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As a bicentennial project Mrs.. Harry E. (Evelyn) Heckman of Follansbee undertook the task of gathering together material related to the beginnings of the community of Hooverson Heights and the part of Brooke County known as Eldersville Road Area.

The following material is extracted from her work, with deep appreciation by the editorial staff of this Review. (This is Brooke County Historical Society publication- the Historical Soc. is no longer active. gh)

At the opening of the 20th century that area now known as Hooverson Heights was a very sparsely populated farming area. The total population of the county was only 7,219 in 1900.

After traveling up the hill from Follansbee the first farm encountered in what is now Hooverson Heights was a 47 acre farm located to the left of the road and owned by A. FINLEY . The Finley homestead in 1976 was occupied by SAM AND MARY BOFFO RIGBY. On the right of Allegheny Road was a large farm of 291 1/2 acres owned by J.A. AND T.C. MC KIM that extended from the top of the hill at OAK GROVE CEMETERY down Rockdale Road to the first sharp bend, and continued down the hillside to the boundary of Follansbee.

Several small farms were located on Rockdale Road as it made its way to CROSS CREEK. These included the P. DOWNEY farm of 40 acres, MAGGIE CARTER'S 47 acres, RUTH BASLEY'S 37 acres, W. STEVENS 47 acres, B.J. PFISTER'S 75.8 acres and J. SANDERS.

The opening of Follansbee steel mill on September 8, 1904 brought a considerable influx of workers into the area. Hitherto unnamed roads acquired names and the area began to take on a very settled appearance. Lee Road was named for LEE MAHAN and May Road was named for WILLIAM MAY who lived on the first street off Lee Road.

OAK GROVE CEMETERY was established in 1923 on property purchased from the farm of J.S. PHILABAUM. First stock holders of the cemetery were J.B. BALCH, J.A. SHOPE, J.E. MONTGOMERY, JOHN JAMES AND NYRIN JAMES.

The first person buried in the cemetery was ANNA BOFFO, the infant daughter of ALEX AND THERESA who moved to the area to be known as Hooverson Heights in 1920.

By 1929 the population of the Hooverson Heights area had grown to approximately 1,000 and efforts were successful to locate a school on part of the MEEKS property. Some of the early teachers were MISS ORUM, VIRGINIA MC FADDEN, MR. STYLES, ELSIE WOLF, GREGORY AND LOIS AKINSON.

Electricity and telephone service were brought to the area in 1923 principally by the efforts of WILLIAM N. BURTON and ALEX BOFFO. The first telephone was installed in the Burton home and was used by all residents. Shots for school children were also given in the Burton home.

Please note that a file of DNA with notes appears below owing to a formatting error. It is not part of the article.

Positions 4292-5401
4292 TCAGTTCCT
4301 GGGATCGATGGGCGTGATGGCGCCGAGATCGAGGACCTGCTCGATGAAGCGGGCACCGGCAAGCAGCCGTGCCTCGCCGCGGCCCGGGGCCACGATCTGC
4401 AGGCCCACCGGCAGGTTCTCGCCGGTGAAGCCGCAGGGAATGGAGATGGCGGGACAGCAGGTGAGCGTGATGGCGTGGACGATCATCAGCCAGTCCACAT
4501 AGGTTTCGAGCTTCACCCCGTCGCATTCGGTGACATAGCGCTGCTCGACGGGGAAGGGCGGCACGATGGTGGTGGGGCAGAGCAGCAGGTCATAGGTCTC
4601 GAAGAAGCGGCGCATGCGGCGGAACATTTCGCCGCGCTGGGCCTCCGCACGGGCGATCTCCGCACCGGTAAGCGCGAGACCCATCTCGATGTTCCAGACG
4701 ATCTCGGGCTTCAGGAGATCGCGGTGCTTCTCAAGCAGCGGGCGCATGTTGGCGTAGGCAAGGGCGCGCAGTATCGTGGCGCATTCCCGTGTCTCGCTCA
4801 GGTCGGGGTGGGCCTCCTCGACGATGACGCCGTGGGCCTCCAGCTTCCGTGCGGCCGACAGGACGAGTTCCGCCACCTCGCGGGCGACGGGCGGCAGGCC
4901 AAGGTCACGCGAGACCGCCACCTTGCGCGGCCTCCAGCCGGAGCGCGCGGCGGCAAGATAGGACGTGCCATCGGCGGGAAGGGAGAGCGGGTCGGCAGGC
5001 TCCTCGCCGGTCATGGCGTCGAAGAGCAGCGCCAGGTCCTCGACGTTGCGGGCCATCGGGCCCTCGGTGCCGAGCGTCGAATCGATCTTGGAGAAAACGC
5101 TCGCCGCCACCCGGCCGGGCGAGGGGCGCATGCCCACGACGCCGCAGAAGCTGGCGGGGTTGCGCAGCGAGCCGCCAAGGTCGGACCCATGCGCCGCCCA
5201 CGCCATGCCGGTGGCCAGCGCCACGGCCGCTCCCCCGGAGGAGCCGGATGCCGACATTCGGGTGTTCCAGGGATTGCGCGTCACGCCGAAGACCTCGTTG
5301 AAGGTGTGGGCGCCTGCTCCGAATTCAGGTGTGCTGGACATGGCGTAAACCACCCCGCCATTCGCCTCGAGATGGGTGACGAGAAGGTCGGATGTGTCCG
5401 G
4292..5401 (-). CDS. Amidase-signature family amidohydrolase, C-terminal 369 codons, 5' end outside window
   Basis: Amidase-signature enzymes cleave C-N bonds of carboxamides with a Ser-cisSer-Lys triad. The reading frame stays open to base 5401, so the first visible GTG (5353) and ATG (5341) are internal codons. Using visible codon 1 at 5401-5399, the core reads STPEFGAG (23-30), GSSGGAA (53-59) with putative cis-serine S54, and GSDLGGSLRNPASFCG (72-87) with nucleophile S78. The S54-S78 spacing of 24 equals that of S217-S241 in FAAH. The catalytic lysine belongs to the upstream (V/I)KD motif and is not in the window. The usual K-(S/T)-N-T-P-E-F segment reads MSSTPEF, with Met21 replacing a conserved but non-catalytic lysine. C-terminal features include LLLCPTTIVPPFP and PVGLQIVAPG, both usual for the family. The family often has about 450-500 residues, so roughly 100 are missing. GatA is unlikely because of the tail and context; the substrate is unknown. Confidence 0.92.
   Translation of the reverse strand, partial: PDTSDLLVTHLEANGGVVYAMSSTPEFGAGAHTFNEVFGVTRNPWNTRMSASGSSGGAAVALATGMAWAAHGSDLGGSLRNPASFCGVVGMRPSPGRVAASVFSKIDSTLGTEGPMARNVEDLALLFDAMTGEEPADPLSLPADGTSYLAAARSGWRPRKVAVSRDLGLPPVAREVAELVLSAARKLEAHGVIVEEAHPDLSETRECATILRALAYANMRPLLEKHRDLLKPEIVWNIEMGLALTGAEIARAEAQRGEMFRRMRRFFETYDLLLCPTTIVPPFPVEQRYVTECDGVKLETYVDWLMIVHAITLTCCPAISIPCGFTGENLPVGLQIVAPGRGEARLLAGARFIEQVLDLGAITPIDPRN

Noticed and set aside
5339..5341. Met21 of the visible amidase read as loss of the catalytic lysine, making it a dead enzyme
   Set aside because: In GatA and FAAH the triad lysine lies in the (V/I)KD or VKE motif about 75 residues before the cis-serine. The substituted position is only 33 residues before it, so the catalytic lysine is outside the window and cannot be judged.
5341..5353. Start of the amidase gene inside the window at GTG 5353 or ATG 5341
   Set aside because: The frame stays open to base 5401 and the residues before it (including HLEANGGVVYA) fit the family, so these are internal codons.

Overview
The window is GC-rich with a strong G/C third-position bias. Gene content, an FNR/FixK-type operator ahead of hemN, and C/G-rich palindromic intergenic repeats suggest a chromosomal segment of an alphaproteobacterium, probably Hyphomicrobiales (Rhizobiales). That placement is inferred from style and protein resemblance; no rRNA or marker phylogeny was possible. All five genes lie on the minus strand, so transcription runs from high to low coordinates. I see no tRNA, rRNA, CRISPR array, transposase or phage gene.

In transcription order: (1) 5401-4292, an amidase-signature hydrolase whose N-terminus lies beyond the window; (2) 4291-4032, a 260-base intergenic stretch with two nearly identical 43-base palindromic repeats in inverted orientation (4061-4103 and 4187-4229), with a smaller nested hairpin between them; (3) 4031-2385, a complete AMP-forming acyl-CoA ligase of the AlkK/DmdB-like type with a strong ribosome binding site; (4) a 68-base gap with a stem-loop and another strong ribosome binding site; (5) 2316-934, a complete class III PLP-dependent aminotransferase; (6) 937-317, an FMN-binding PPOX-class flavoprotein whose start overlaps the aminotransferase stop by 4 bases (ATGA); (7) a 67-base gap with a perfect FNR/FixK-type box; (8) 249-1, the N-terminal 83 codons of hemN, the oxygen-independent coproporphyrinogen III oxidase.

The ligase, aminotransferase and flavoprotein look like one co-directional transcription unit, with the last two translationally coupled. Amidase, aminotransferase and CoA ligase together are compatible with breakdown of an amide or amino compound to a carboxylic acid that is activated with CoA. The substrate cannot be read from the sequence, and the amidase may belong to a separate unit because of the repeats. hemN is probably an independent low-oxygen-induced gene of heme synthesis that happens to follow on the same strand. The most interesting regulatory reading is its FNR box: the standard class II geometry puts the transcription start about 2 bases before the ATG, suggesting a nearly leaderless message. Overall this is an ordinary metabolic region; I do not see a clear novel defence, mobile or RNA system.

About this same period of time a Sunday School was started in the school building and WILLIAM BURTON, ED SMITH, AND ARTHUR KEELING were responsible for developing a congregation of about 150 people. Early Background of Hooverson Heights and Eldersville Road area...Part TWO

The Farm Women's Organization, now known as the Homemakers Club was formed in 1936 and grew out of the efforts of the women of the area who were working to keep the school and other community efforts growing. Among the early participants in these activities were VIOLET PERSINGER, SYBIL SUCIU, ELEANOR MC CALL, HAZEL HOBBS, ELIZABETH SHULTE, MARIE COX AND MRS, JAMES EARLY. These women took turns cooking the hot lunches at the school and canned soup for school use.

In 1923 the first fire truck appeared on the hilltop. Through the efforts of E.E. BOWEN who was affiliated with Follansbee Steel the fire truck was built at the Sheet Metal Division of Follansbee Steel Company.

In 1929 the people of Hooverson Heights began an organization known as "The Community Association" with the motto "A Better Place to Live"'. This organization was responsible for bringing gas, electricity, water, better roads, entertainment, building a fire house, starting a 4-H club, and in general the development of community life.

Hooverson Heights by the time of the national bicentennial was a fairly well established community with grocery stores, service stations, churches, hardware store, library and other facilities that are found in the typical American community.

The Eldersville Road Area is actually one of the OLDEST SETTLED parts of Brooke County. Early settlers were moving into this area by 1772. It is believed the first cabin was built by ALBERT ELSON about 1772 or 1773.